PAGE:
Sunday, April 15, 2018 1:00 am
Candidate counts on '420' donations
NIKI KELLY and BRIAN FRANCISCO | The Journal Gazette
Democratic state Senate candidate Gary Snyder is using drug culture to invite donations.
Calling it his “420 on 420 fundraising campaign,” supporters are invited to give amounts such as $4.20 or $42.00 or $420.00.
The first four donations of $42 or more will also receive Carb Day tickets to see the bands Train and Blues Traveler on May 25 at the Indianapolis Motor Speedway, a release said.
Snyder says he stands with fellow veterans and a majority of Hoosiers in supporting the legalization of medical marijuana. It is one issue he will work on if elected to the Indiana Senate.
Snyder is a Huntington political blogger and radio talk show host running for the Democratic nomination in Senate District 17.
Snyder wants to unseat Sen. Andy Zay, R-Huntington, who won the seat in a caucus after his predecessor moved to Congress.
According to Time magazine, the most credible source of the 420 phrase in regard to marijuana traces back to California in 1971. Five students at San Rafael High School would meet at 4:20 p.m. by the campus' statue of chemist Louis Pasteur to partake.
They chose that specific time because extracurricular activities had usually ended by then. This group became known as the “Waldos” because they met at a wall. They would say “420” to each other as code for marijuana.
Pro-life PAC won't endorse House 22
The Indiana Right to Life Political Action Committee released its list of endorsements in state-level contested races in the May 8 primary election.
Locally, there were no surprises from the endorsements – all Republican incumbents seeking re-election, including Rep. Dave Wolkins, R-Warsaw; Sen. Travis Holdman, R-Markle; and Rep. Ben Smaltz, R-Auburn.
But one race was conspicuously missing: House District 22, which consists of parts of Kosciusko and Elkhart counties. Rep. Curt Nisly, R-Goshen, is challenged in the GOP primary by Kimberly Cates.
Mike Fichter, chairman of the Indiana Right to Life PAC, said the group chose not to endorse Nisly based on one of his responses to the 2018 candidate survey.
“Nisly answered 'yes' when asked, 'Do you oppose legislation that would eliminate current state laws that regulate abortion?'” Fichter said.
But the PAC said Nisly's own bill, HB 1097, would repeal decades of Indiana abortion regulations, including those that were instrumental in closing four Indiana abortion facilities and those that have helped the Indiana abortion rate to decline for eight consecutive years.
“The PAC does not believe Nisly's response accurately reflects his own legislation to voters.”
Nisly's bill would ban all abortions and therefore eliminate all the regulations authorizing it.
The group also did not endorse his opponent, though.
“We determined to inform the voters of the positions of both candidates in this race and let the local voters decide. Cates will support pro-life legislation and Nisly has voted for pro-life legislation,” Fichter said.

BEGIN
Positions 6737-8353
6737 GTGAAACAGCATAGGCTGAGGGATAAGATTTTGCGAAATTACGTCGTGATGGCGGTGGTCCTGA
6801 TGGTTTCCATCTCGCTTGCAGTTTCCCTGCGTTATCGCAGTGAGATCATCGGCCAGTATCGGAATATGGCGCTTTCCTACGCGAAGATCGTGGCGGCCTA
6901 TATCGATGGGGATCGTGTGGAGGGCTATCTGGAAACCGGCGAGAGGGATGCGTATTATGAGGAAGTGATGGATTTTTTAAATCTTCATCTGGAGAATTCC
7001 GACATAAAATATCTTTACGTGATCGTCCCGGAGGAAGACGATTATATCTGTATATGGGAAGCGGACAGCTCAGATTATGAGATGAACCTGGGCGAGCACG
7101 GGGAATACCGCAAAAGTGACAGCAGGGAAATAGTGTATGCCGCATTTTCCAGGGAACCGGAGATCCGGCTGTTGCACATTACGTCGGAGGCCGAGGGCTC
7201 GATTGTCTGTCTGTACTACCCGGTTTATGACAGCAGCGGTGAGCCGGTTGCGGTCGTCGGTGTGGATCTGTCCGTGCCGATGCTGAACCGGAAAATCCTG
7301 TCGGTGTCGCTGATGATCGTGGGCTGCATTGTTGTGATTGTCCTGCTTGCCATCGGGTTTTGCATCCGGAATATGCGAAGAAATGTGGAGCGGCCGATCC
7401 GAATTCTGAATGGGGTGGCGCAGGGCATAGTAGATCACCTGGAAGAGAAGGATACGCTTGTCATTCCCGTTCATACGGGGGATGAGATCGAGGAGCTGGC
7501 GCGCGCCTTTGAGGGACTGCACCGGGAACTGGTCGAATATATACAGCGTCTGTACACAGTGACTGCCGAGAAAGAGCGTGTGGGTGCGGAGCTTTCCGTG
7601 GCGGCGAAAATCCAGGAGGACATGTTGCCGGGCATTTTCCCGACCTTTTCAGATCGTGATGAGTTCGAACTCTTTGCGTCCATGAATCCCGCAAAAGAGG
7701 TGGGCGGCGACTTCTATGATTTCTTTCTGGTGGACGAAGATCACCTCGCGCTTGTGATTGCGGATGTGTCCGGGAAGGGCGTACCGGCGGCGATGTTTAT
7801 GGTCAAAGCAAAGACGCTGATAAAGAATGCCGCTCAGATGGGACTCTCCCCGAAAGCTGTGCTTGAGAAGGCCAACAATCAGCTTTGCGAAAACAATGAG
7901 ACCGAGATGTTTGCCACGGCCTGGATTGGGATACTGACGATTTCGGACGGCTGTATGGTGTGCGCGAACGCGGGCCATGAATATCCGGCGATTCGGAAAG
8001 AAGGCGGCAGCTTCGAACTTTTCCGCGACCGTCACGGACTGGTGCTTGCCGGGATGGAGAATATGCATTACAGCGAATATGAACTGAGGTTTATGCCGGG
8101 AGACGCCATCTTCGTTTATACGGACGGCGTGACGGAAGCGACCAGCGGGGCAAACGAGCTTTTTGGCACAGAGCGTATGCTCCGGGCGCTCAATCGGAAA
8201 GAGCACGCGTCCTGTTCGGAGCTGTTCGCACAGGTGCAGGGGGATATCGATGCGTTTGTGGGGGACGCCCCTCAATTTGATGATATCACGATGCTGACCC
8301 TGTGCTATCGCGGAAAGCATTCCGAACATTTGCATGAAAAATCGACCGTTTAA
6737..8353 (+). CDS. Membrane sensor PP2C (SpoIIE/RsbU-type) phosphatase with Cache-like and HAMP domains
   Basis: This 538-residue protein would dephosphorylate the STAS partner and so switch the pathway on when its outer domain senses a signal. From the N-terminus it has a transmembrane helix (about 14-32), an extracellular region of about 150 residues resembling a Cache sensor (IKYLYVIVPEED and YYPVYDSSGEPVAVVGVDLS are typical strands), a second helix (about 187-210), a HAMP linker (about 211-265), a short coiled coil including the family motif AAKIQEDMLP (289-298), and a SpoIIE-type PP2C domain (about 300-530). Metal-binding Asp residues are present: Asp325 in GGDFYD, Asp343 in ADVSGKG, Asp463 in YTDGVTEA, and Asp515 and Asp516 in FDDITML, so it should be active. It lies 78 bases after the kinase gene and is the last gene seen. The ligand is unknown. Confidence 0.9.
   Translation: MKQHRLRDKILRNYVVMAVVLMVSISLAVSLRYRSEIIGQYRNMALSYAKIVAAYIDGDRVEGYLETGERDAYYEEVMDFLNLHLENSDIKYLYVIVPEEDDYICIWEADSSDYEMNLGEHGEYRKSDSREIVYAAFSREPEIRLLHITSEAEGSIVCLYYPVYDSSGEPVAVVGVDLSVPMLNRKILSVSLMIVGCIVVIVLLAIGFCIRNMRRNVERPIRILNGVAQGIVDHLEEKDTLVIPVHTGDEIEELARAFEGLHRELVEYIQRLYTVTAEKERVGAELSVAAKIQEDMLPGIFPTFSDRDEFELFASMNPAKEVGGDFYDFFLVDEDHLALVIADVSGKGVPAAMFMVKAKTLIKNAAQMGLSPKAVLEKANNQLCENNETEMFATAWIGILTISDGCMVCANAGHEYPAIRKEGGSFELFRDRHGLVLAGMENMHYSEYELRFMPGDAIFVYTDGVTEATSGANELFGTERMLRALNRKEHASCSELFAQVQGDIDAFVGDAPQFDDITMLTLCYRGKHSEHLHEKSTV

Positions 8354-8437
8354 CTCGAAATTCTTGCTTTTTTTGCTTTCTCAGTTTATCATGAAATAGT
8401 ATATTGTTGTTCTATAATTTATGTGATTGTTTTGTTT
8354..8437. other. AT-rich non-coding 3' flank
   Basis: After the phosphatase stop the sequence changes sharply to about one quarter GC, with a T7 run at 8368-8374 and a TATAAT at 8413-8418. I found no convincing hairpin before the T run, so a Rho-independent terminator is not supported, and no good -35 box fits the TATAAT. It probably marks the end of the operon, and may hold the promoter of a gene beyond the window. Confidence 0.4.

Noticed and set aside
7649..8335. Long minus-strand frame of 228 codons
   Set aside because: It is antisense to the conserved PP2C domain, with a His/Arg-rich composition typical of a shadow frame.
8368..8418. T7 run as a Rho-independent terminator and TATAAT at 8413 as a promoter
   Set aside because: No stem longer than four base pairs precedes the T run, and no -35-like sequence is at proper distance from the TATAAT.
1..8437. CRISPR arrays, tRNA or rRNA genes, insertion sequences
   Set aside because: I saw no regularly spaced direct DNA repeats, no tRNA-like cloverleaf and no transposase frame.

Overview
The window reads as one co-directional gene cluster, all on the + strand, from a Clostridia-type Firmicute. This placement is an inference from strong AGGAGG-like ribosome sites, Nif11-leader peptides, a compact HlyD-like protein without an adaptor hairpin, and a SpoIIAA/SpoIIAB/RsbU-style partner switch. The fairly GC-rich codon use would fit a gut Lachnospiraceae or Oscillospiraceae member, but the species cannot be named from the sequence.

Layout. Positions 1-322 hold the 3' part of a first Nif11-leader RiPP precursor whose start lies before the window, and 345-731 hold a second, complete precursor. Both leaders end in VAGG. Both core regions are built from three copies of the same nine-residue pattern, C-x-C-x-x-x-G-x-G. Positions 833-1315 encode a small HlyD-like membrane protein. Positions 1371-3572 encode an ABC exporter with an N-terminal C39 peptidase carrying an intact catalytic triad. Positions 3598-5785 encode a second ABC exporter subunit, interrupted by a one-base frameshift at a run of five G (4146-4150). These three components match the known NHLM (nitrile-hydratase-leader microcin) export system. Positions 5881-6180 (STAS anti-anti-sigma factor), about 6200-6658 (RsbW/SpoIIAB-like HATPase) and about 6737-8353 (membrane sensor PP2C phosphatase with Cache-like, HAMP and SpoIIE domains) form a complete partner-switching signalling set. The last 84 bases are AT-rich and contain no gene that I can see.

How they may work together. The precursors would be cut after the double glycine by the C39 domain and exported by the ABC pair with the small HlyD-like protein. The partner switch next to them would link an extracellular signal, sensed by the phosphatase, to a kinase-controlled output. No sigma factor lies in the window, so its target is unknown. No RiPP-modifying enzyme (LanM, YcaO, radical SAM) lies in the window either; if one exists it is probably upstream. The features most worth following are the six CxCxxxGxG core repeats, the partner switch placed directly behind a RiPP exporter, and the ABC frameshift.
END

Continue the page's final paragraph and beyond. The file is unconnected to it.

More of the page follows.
Debate panel asks for questions
The Indiana Debate Commission is inviting voters' questions for its April 30 debate for candidates seeking the Republican nomination for a U.S. Senate seat from Indiana.
The nonpartisan commission said people who submit questions might be invited to ask them during the hourlong televised debate at Indianapolis TV station WFYI.
Two of three GOP Senate candidates have agreed to participate: Jasper business owner Mike Braun and U.S. Rep. Luke Messer of Greensburg. U.S. Rep. Todd Rokita of Brownsburg has said he will not participate; the commission said last week its invitation to Rokita remains open.
The commission also said free broadcast satellite feeds and web streams will be made available to all news media, including college and high school media associations.
Debates involving all three candidates are planned for today in Indianapolis and April 23 in Fort Wayne.
Council urged to know FW United
Fort Wayne City Councilman Geoff Paddock, D-5th, asked fellow council members Tuesday to spend time to get to know Fort Wayne United ahead of this year's October budget discussions.
Last year, several councilmen asked for metrics that can be used to determine whether the program, which focuses on developing opportunities for young black men and boys, has been successful.
In response, Councilman John Crawford, R-at large, said he attended the soft launch of the organization's midnight basketball program at the Renaissance Pointe YMCA. He described it as well organized and attended.
“We certainly hope that program makes a lot of impact,” Crawford said. “My only point has been we need to measure the results as we go forward. We've been asking them to get some measurable indicators so we can keep track.
“We hope it will be wonderful and if it is, we'll quadruple the funding, and if it's not we need to know that.”
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